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The Small Nervous Breakdown

I had my small nervous breakdown a week after the first-year anniversary of the death of my mother. I call it small because unlike what I’ve seen in the movies, my breakdown was slow and quiet. It started when I moved into a new apartment, where I rented the master bedroom and thought that even though I hadn’t processed the loss of my mother, I was properly running away and finally had my own bathroom.

I didn’t think anything was particularly wrong with me when I stopped being able to sleep. I blamed it all on the persistent noise coming from the neighbor’s bedroom, whose TV seemed to be going at all hours of the night. I took melatonin, listened to music, even talked to the guy whose TV I believed was causing me what I now know were daily panic attacks. The break came a month later, when I finally, completely, stopped sleeping. I called two friends and asked them to take me to the emergency room.

I don’t remember what happened at the hospital besides being pumped with Ativan which finally gave me relief and being told that I will be given 7 Ativan pills for the week and had to see a psychiatrist immediately. The nurse who spoke to me kept asking me if I was considering harming myself, and I didn’t know how to answer her because even though I didn’t want to hurt myself, I was praying for a speeding bus or truck to just turn off the light of my life. I said no, so they let me go with my Ativan.

The first psychiatrist I ever saw was very gentle. She said that the trauma of losing a parent is one that is unlike any other, and people who go through this trauma at such a young age specifically need help. She explained to me what Prozac was, and when I asked her if it was going to change who I was as a person, she said, very tenderly, that I had already changed, and in order to figure out who I had become (I’m assuming she meant, motherless), I needed an anchor to root me in reality, so I can finally digest it.

I took my first Prozac pill that day, in 2009. 20 mgs of relief. I finally started sleeping again, and existing in the world without always being in extreme emotional anguish. I decided to face my pain, and after a few months of adjusting to medication, I moved out of my apartment and flew back to Palestine, where the root of my pain lived.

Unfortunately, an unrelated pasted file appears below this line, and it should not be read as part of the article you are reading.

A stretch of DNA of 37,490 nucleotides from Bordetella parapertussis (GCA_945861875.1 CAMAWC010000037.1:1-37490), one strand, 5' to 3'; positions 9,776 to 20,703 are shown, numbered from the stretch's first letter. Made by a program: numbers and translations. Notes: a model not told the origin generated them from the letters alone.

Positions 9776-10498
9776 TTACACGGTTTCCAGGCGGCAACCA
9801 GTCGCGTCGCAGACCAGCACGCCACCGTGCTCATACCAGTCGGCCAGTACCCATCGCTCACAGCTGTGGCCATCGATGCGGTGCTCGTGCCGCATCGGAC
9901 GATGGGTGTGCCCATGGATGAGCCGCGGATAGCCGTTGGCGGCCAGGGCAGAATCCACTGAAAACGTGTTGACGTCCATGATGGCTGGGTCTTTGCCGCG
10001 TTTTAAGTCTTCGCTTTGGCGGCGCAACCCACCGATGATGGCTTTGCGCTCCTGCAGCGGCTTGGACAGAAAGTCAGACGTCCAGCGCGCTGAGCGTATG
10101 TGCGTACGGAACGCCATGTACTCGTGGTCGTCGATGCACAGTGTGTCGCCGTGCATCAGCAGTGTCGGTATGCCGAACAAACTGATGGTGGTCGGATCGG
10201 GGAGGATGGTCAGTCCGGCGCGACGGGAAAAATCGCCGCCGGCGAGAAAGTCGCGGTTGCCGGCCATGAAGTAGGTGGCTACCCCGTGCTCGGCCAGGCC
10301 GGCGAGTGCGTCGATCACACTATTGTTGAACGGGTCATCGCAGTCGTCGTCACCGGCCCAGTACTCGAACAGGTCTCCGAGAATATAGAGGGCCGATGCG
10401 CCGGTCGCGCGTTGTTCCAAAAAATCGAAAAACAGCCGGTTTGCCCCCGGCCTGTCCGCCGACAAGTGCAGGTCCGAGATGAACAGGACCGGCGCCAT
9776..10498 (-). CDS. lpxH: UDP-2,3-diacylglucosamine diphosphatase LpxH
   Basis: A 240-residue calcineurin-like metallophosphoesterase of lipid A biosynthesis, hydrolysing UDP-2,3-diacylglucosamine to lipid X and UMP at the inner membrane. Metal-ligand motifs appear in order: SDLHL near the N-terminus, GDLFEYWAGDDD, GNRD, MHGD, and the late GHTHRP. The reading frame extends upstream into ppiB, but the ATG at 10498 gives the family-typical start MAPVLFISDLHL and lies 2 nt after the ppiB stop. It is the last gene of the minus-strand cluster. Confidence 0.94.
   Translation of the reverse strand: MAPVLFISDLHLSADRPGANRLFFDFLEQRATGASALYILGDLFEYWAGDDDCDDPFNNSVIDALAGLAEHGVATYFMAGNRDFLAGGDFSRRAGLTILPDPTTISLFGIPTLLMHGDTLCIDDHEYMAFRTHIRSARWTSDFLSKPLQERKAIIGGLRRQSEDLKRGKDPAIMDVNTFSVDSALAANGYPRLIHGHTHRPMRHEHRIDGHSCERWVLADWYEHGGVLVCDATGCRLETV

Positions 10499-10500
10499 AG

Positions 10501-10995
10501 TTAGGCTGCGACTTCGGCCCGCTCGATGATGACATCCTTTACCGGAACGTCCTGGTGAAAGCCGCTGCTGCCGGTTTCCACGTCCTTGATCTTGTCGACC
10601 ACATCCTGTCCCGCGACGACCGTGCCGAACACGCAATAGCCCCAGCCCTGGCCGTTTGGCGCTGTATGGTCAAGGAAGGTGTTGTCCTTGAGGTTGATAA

My life went from before and after mom, to before and after my small nervous breakdown. I so appreciated that breakdown because it tore down the false reality I had painted for myself. It made me realize that I was going through a very long and difficult journey, with no clear end in sight, but the only way out is through. Always.

I think of myself on that tiny hospital bed in the hallway waiting for test results. I felt so small and so alone, and so unique in my pain. I felt like no one had ever felt this sad before (false). I wanted to peel out of my body and leave and be someone else. I felt those feelings again this past week and a half, my first week and a half without anti-anxiety medication, but I know this time that my pain isn’t special, that this journey is also difficult but has an end in sight.

I also know that losing my mother wasn’t the only trigger for my anxiety. Before my mother died, I was cleaning her room and found a print out about panic attacks in her bedside table drawer. Of course, I didn’t ask her about it, because the idea of my mother freaking out was too much to bear. A few weeks ago, my aunt randomly told me that my grandmother had extreme anxiety and couldn’t pick her up from the airport after a year of travel because she thought she would pass out.

For a lot of people, mental illness is inherited from parents and grandparents, just like cute button noses or curly hair, but we don’t want to come in terms of the history of our mental illness, because this particular inheritance feels too heavy and unshakable, but maybe if we decide to take a deeper look at our strange grandparents or crazy fathers, we can not only understand our own brains better but cultivate compassion for actions that might have hurt us in the past.

Mental illness is terrifying, I know. It feels terminal, unfair, unconquerable and never-ending, and in a lot of cases it is, but it can be managed through therapy, medication, and most importantly, honesty. I will be writing about my journey with medication, and now, without it. I hope when you read this you feel less alone, less ashamed, and less debilitated, and take comfort in the fact that all our experiences are shared and repeated, and it’s really wonderful to have common pain because that also means that we get better. In the world of mental illness, none of us are special, and what a blessing that is.

Tala’s Mental Illness Dictionary:

Melatonin: natural supplement to treat insomnia.

Ativan: hardcore sedative (love it).

Prozac: slow-release antidepressant, meaning that you take the pills and they build up in your system and take a few weeks to work (also love it).

Tala Abu RahmehComment